Women in Finance: Interview with Samantha Riley, Head of Financial Crime, Masthaven Bank
By Tony Sanchez -
Samantha Riley is Head of Financial Crime and Deputy Money Laundering Reporting Officer at Masthaven and has a wealth of experience in financial crime prevention.
Before joining Masthaven, Samantha held roles at the Financial Conduct Authority (FCA) and the National Crime Agency.
At Masthaven, Samantha has helped to develop and enhance the Financial Crime division and is responsible for managing the financial crime prevention function across all lines of business.
What brought you into financial services?
I spent the first 14 years of my career in law enforcement, spending seven years of that time as a Financial Crime Investigator, where I developed a passion for combating financial crime.
One of my roles at the FCA was within the Financial Crime Specialist Supervision team, which gave me a wealth of experience in working with banks and financial services firms.
When I was approached by Masthaven to be part of the new financial crime department, it was a challenge I couldn’t turn down, I have been able to leverage my FCA Financial Crime experience to challenge, improve and enhance the department, which has been a great experience.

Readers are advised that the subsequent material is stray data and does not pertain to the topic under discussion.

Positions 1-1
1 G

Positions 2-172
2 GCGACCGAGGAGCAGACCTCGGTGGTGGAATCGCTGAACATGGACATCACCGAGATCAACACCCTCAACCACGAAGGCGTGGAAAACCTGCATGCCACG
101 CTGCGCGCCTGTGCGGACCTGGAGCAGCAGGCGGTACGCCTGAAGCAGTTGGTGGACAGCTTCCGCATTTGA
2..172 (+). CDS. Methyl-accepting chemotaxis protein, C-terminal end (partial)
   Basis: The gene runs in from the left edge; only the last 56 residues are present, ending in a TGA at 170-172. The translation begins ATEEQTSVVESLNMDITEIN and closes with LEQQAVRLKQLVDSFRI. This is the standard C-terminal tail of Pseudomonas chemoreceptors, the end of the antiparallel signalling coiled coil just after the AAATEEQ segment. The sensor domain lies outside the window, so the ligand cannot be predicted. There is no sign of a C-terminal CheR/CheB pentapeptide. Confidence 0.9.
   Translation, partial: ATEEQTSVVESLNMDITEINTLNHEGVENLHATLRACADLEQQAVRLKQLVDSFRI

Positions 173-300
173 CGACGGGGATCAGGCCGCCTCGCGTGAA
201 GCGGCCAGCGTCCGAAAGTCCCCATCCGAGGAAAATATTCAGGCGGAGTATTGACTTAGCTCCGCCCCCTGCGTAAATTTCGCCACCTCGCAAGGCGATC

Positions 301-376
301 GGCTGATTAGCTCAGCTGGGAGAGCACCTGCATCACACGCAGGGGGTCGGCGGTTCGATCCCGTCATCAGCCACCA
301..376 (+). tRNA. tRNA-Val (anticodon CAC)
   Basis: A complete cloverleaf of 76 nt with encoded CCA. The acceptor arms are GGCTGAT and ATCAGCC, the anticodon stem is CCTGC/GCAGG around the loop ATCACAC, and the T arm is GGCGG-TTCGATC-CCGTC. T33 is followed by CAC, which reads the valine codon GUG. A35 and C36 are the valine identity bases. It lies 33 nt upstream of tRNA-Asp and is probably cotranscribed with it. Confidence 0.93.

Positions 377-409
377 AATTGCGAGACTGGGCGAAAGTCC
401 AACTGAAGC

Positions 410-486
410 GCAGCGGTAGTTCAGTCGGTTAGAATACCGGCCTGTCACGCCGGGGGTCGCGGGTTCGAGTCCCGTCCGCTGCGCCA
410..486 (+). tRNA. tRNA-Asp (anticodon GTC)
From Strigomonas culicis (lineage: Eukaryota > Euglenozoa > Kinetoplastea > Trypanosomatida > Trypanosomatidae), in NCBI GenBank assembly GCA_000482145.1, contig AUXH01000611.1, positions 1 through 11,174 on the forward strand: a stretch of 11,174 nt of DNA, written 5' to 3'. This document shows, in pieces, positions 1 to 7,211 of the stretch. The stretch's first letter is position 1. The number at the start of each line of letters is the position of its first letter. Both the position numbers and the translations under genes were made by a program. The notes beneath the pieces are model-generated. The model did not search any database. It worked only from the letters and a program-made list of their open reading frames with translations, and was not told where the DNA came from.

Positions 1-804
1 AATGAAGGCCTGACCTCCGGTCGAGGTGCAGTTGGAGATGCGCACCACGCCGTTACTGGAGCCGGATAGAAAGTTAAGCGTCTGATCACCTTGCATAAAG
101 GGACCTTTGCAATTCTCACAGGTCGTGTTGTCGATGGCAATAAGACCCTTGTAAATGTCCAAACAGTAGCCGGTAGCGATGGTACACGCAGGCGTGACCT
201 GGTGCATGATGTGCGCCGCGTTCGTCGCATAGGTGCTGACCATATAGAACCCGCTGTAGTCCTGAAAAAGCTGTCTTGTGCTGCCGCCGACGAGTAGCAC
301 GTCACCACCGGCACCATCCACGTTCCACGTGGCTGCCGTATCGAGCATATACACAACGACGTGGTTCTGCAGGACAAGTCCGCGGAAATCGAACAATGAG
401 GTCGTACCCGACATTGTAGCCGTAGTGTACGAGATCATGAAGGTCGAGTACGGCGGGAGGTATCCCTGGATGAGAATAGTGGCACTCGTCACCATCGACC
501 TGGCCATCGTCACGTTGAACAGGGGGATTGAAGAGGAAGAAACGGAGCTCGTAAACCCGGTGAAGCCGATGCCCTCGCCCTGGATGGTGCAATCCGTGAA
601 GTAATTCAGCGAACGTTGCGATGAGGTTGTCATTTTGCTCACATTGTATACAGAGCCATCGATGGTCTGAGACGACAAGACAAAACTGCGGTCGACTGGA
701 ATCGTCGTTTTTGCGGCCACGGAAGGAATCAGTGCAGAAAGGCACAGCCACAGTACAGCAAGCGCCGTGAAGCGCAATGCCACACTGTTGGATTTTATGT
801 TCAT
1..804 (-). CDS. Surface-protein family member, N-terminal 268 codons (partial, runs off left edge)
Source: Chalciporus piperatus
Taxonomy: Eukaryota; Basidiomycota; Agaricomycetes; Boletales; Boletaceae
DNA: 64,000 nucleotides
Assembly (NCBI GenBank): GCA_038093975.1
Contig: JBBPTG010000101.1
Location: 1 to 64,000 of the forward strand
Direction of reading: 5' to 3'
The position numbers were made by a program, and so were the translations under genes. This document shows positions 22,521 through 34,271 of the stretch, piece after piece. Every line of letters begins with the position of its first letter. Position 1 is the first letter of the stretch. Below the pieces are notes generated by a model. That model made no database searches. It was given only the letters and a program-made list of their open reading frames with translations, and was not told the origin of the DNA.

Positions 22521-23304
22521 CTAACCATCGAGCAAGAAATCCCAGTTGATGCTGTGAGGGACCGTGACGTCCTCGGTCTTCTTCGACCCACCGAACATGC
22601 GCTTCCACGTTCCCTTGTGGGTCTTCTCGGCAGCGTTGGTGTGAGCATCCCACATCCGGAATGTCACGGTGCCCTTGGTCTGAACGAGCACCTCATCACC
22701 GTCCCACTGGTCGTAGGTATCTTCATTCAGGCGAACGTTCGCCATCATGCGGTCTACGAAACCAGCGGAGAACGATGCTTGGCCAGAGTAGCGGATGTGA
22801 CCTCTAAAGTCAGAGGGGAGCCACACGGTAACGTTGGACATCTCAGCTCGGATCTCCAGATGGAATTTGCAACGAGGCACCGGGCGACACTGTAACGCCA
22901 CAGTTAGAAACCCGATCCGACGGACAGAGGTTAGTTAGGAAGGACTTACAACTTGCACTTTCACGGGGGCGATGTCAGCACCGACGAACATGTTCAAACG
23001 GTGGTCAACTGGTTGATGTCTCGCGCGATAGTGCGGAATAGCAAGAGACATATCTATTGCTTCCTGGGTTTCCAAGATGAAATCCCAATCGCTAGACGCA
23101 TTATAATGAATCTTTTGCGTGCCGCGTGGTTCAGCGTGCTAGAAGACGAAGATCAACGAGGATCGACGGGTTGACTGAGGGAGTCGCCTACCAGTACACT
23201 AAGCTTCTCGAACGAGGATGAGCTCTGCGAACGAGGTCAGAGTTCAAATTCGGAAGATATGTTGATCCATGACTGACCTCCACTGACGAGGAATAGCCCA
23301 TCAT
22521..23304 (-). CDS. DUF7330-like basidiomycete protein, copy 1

I’ve been at Masthaven for almost four years now and I’ve loved every minute and had great opportunities to develop professionally.
What do you think makes a successful leader? And in particular women leaders?
A successful leader empowers and motivates their team to succeed. They allow team members to make decisions and mistakes.
Communication is key – it’s important to be approachable so that your team feel they can come to you with any questions or issues.
Something I’ve always carried with me throughout my career is that everyone should be treated with the same respect, from cleaning staff to the CEO.
What are the biggest barriers you have faced in your career in financial services?
I feel fortunate that being female hasn’t affected my career progression. Having said that, my own self-imposed barriers and doubts about my abilities have been a challenge in the past.
However, I have worked hard to overcome these and be respected in my field. I’m lucky to work for a company that actively makes an effort to recruit, train and empower everyone, regardless of gender.
If you could tell your younger self one thing you know about business now, what would it be?
Be brave, not perfect. You always know more than you think, so trust yourself and your instincts and don’t let self-doubt get in the way.
What’s your own personal mantra?
I’ve said it once and I’ll say it again, be brave, not perfect. Believe in yourself, everyone makes mistakes, so have courage and give things a go – it’s never as scary as it seems.
What do you think is key for finding a successful work-life balance?
Balancing work and home life can be tough especially when you love the job you have. However, going home and learning to switch off is a key element of any successful career.
Finding an employer that promotes work/life balance also really helps.
Through our Women in Leadership programme at Masthaven, we have been encouraged to create our own ‘bill of rights’ to help prioritise things in our personal life which will ultimately enable us to thrive at work.